More than a number
An exhibition pays homage to the many Cambodian refugees who settled in Lowell
It’s a number that meant a new life for Kowith Kret: CB08201.
After years of suffering that followed the Khmer Rouge takeover of Cambodia in 1975, including time in labor and refugee camps, he received his transit number, meaning he was approved for emigration to a new country.
Kret, then 26, arrived in the United States on Thanksgiving Day in 1981.
His story is similar to those of about 150,000 other Cambodian refugees admitted to the United States between 1979 and 1985, many of whom settled around Lowell. They are stories that Kret, a human services coordinator in the Lowell office of the state’s Department of Developmental Services, feels compelled to share.
“By understanding the past, we raise more awareness and become more sensitive about the whole experience of the refugee,’’ said Kret, 55, of Chelmsford. “We don’t want to repeat history. If we all pay attention, we can make a change for world peace.’’
Kret’s vision has resulted in the exhibition “More Than a Number,’’ which opened at the American Textile History Museum in Lowell on April 17, the 35th anniversary of the Khmer Rouge takeover. It includes photos of people holding their transit numbers, which were used to document the refugees leaving the holding centers, as well as the stories of local Cambodian refugees. The display runs through July 25.
Kret said the exhibition, about 2 1/2 years in the planning, is the first of its kind in the world. There are plans to show it elsewhere around the country and the world over the next five years.
The goal is to portray the refugees as heroes rather than victims, said Sayon Soeun, executive director of Light of Cambodian Children, which produced “More Than a Number.’’
“Refugees endured,’’ said Soeun, who came to the United States in 1983 at age 14. “They had to sacrifice a lot to raise their children and come to the US and contribute to rebuilding the community.’’
Soeun said until Kret mentioned the transit number photos, he hadn’t thought much about them. “I might have seen a weird photo I had,’’ he said. “I didn’t know what it was.’’
Soeun, who conducted most of the interviews with the refugees, said collecting the transit photos was a challenge.
“Most people had lost theirs,’’ he said. “They had moved multiple times or when they became a citizen [the numbers] were taken away because they had no more use.’’
The exhibit includes 48 photographs of families and individuals, with 69 refugees represented.
“We want to honor and celebrate the survivors,’’ said Sopheap Theam, 30, who worked on the project, including interviewing her mother, Sao Eath of Lowell.
“A lot of the stories I was shocked about,’’ said Theam, who was 4 years old when the family immigrated in 1984. “I have no recollection of anything that happened. . . . The younger people can’t remember and the elders are the most traumatized.’’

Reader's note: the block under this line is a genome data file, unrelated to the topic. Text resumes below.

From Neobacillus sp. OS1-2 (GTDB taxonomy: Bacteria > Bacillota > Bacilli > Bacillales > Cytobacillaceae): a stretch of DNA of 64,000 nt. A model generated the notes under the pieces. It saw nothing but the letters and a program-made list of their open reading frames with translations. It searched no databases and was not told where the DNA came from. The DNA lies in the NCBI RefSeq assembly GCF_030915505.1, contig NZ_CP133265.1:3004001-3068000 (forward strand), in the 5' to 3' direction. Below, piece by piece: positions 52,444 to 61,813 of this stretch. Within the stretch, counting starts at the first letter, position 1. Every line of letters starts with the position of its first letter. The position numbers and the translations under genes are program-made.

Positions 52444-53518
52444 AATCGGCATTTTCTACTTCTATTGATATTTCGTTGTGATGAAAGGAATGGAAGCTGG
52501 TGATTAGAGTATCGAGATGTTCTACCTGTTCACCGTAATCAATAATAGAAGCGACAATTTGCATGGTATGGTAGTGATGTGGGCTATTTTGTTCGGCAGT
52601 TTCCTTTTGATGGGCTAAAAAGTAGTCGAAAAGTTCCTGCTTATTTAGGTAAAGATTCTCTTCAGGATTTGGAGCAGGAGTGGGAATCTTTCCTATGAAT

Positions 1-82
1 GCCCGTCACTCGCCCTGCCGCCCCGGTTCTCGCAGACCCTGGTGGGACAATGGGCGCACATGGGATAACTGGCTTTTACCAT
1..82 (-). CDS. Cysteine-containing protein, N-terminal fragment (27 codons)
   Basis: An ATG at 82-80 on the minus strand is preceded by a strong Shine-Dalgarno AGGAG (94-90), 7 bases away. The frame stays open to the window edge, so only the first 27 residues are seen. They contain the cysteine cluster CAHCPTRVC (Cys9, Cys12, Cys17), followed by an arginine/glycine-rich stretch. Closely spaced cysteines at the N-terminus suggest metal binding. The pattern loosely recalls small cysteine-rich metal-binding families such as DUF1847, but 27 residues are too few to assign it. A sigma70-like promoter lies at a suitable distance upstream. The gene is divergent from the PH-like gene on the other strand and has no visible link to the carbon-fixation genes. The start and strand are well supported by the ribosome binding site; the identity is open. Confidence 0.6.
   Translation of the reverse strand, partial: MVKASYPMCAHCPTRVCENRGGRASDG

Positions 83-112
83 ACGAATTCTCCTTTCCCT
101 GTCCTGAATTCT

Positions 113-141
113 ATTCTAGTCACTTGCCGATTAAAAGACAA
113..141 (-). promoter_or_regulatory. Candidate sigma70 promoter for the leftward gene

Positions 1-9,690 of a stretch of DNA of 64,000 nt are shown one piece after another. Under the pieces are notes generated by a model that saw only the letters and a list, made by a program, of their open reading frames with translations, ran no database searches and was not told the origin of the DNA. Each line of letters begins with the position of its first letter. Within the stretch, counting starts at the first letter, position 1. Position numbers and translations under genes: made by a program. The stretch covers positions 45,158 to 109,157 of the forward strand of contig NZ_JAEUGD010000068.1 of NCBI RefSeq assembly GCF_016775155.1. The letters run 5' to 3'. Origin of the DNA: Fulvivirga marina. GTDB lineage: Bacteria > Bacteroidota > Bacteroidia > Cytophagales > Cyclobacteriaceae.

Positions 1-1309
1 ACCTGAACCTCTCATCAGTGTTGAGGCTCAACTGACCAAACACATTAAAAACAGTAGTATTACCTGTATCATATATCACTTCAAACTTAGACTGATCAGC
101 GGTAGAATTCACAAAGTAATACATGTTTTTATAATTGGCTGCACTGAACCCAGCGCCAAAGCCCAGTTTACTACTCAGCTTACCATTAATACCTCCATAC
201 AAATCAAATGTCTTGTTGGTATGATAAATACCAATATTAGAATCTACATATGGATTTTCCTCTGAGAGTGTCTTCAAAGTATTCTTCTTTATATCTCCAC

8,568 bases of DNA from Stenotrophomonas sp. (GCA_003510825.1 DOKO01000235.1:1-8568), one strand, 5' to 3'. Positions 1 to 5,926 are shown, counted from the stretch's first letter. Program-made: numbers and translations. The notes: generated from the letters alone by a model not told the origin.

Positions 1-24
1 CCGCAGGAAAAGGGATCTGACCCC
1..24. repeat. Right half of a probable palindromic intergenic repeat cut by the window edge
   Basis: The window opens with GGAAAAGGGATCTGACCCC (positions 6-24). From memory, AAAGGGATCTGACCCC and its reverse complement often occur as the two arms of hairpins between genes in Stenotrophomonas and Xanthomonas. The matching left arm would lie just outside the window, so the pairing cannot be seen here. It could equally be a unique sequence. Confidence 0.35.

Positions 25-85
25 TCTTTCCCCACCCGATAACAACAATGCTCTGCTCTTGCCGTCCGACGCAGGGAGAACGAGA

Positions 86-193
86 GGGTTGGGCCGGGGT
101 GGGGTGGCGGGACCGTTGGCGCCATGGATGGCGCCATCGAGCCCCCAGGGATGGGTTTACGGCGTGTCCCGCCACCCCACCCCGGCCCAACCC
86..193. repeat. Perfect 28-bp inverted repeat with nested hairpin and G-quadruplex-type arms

Kret agreed. “After 35 years, a lot of refugees are reticent to discuss any type of experience with their children,’’ he said. “They don’t want to rediscover it.’’
But, Soeun said, “It’s important for the older generation and the younger generation to open some dialogue. It’s something we want to promote so they better understand what their parents have gone through.’’
The horror of the genocide is told in the survivors’ stories, in English and Khmer, mounted with their enlarged photographs.
It is artistically portrayed in a weaving by Rachel Faller that includes portraits of executed prisoners at Tuol Sleng Prison.
She made the two pieces, one 22 feet long, the other 17 feet, by weaving Cambodian raw silk and creating the portraits with dye.
Faller, 23, who is from Burlington, has lived in Cambodia for two years after receiving a Fulbright Scholarship from the Maryland Institute of Art. She runs a business helping HIV-positive women design and make clothing.
She said the Khmer Rouge tried to make the Cambodians feel insignificant by using metaphors, such as: “Each person is one thread in a cloth, and if you remove it, it doesn’t matter.’’
“But, actually, if you are a weaver, you know that each thread is really important,’’ said Faller, who came to Lowell for the opening of the exhibit. “I am trying to make a comparison between each individual thread and the whole. Each life is very important.’’
She liked the idea of juxtaposing her piece portraying the victims with the photographs of the survivors.
“When a lot of people think of Cambodia, they think only of the genocide. They don’t know what is going on in Cambodia today,’’ Faller said. “I am glad to see the exhibit is showing a progression from 1975 until now, and that people are doing positive things and moving forward with their lives.’’
“More Than a Number’’ runs through July 25 at the American Textile History Museum, 491 Dutton St., Lowell, 978-441-0400, www.athm.org.